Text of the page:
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Bored Brits resort to ‘route racing’

7th September 2010 Print

More than 80% of British motorists who use a sat-nav have admitted to regularly pitting their wits against the device in order to reach their destination ahead of the time estimated by sat-nav or to find a better route, research by Manheim Auctions has revealed. Described as ‘Route Racing’, bored drivers who are already familiar with part or all of their route have resorted to playing games intended to out-think their sat-nav by getting from A to B faster than the satellite predicts.

Alternatively, ‘Going Dark’ involves deliberately taking an alternative route to avoid roadworks, congestion or other hazards to see how long it takes sat-nav to recalculate the route.

“For motorists who use sat-nav purely as a guide and who already know how to get to their destination, game playing is something to pass the time. ‘Route Racing’ by trying to out-think the device rather than simply following the automated voice just goes to prove that no matter how good technology is today, it’s no substitute for local road knowledge,” commented Craig Mailey, Client Services & Marketing Director, Manheim Auctions.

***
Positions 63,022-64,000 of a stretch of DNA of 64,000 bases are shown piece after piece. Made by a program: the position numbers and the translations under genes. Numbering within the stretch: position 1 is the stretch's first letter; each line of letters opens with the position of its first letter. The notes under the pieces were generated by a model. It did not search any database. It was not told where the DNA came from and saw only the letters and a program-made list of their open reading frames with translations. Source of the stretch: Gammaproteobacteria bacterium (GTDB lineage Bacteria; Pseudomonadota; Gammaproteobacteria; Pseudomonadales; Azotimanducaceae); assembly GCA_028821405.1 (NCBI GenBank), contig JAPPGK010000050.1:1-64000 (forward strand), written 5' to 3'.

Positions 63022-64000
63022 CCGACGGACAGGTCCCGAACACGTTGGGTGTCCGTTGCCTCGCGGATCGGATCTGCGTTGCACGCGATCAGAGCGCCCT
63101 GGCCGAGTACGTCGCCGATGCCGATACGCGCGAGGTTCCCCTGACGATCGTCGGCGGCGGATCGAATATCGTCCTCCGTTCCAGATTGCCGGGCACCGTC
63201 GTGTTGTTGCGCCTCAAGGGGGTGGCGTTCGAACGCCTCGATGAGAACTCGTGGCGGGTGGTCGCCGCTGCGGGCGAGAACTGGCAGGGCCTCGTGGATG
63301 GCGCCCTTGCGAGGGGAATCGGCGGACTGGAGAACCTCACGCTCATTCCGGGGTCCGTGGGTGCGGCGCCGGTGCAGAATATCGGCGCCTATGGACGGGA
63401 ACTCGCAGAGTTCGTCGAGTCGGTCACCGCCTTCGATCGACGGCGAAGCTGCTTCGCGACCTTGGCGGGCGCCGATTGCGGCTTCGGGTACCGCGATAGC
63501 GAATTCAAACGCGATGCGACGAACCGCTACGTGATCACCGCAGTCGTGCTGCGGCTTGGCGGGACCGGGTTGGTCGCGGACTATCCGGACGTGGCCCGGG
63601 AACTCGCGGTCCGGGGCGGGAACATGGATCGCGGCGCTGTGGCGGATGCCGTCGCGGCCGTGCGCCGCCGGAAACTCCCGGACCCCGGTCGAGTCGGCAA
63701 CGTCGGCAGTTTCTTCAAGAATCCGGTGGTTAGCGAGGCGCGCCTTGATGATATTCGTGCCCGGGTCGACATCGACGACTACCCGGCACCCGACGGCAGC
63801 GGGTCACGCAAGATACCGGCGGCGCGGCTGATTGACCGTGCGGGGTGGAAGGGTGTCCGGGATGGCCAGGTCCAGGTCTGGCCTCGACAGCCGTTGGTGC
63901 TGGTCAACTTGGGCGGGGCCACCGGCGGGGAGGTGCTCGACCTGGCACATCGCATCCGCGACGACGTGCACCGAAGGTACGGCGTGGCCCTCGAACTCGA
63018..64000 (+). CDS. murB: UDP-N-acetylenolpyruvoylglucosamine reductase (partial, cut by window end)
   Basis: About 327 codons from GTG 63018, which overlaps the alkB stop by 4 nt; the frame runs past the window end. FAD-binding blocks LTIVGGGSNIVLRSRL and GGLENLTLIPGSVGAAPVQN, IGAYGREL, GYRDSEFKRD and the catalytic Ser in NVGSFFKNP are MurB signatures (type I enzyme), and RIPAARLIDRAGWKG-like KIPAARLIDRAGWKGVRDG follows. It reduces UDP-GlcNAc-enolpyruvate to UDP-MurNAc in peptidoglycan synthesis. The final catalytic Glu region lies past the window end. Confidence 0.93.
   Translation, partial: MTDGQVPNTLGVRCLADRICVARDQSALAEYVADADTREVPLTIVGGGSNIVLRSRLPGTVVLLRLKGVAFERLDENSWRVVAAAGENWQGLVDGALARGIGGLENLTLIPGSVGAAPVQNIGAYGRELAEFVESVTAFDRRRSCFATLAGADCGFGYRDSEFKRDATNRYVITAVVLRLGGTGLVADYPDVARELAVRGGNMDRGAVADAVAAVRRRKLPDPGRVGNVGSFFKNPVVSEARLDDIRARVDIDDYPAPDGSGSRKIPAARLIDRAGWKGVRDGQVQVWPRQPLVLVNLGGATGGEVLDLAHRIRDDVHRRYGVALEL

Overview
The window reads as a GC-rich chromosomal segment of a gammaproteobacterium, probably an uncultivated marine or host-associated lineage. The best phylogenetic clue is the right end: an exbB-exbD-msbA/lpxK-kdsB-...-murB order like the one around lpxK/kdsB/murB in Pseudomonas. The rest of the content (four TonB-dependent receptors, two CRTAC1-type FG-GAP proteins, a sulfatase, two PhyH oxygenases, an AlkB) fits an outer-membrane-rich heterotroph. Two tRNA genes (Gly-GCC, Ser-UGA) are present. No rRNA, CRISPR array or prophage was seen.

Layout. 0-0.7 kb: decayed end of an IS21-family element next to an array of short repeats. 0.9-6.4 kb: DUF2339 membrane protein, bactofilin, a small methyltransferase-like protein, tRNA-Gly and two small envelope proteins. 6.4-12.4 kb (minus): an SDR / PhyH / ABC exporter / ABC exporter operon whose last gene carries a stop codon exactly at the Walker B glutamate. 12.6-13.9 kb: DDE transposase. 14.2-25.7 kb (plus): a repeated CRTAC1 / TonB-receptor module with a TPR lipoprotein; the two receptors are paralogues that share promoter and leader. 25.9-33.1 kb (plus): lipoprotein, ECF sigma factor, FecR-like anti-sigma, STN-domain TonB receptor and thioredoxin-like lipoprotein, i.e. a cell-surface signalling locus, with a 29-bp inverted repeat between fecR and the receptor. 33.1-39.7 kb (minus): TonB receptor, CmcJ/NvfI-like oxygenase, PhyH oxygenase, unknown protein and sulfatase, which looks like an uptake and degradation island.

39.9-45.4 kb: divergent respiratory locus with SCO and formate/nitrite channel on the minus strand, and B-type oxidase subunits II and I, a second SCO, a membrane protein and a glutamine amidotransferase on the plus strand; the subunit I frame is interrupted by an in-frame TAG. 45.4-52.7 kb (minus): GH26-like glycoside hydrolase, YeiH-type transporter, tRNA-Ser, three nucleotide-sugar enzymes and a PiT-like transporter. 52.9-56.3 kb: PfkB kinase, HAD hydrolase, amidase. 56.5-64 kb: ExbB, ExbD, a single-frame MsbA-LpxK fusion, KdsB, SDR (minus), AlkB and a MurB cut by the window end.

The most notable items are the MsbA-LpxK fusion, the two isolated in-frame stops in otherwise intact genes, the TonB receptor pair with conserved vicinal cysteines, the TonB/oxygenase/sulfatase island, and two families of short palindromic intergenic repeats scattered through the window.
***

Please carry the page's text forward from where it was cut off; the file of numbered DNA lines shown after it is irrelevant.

"‘Route Racing’ represents the triumph of man over machine and a quicker, safer journey," says AA Head of Road Safety Andrew Howard.

"Modern Traffic information coupled with local knowledge means drivers can know things that the sat-nav doesn't - where the roadworks are, where congestion is likely, and take another route. They can also out-think the sat-nav and keep to main roads in snow and ice because they are more likely to be gritted and safe."

The findings follow recent research by Manheim Auctions, the world’s largest vehicle auction company, which revealed only one in eight motorists trust their sat-nav to take them directly to their destination. Over a third of Brits have got completely lost whilst relying on their navigation system, with 15% missing an important event such as a job interview, wedding or first date.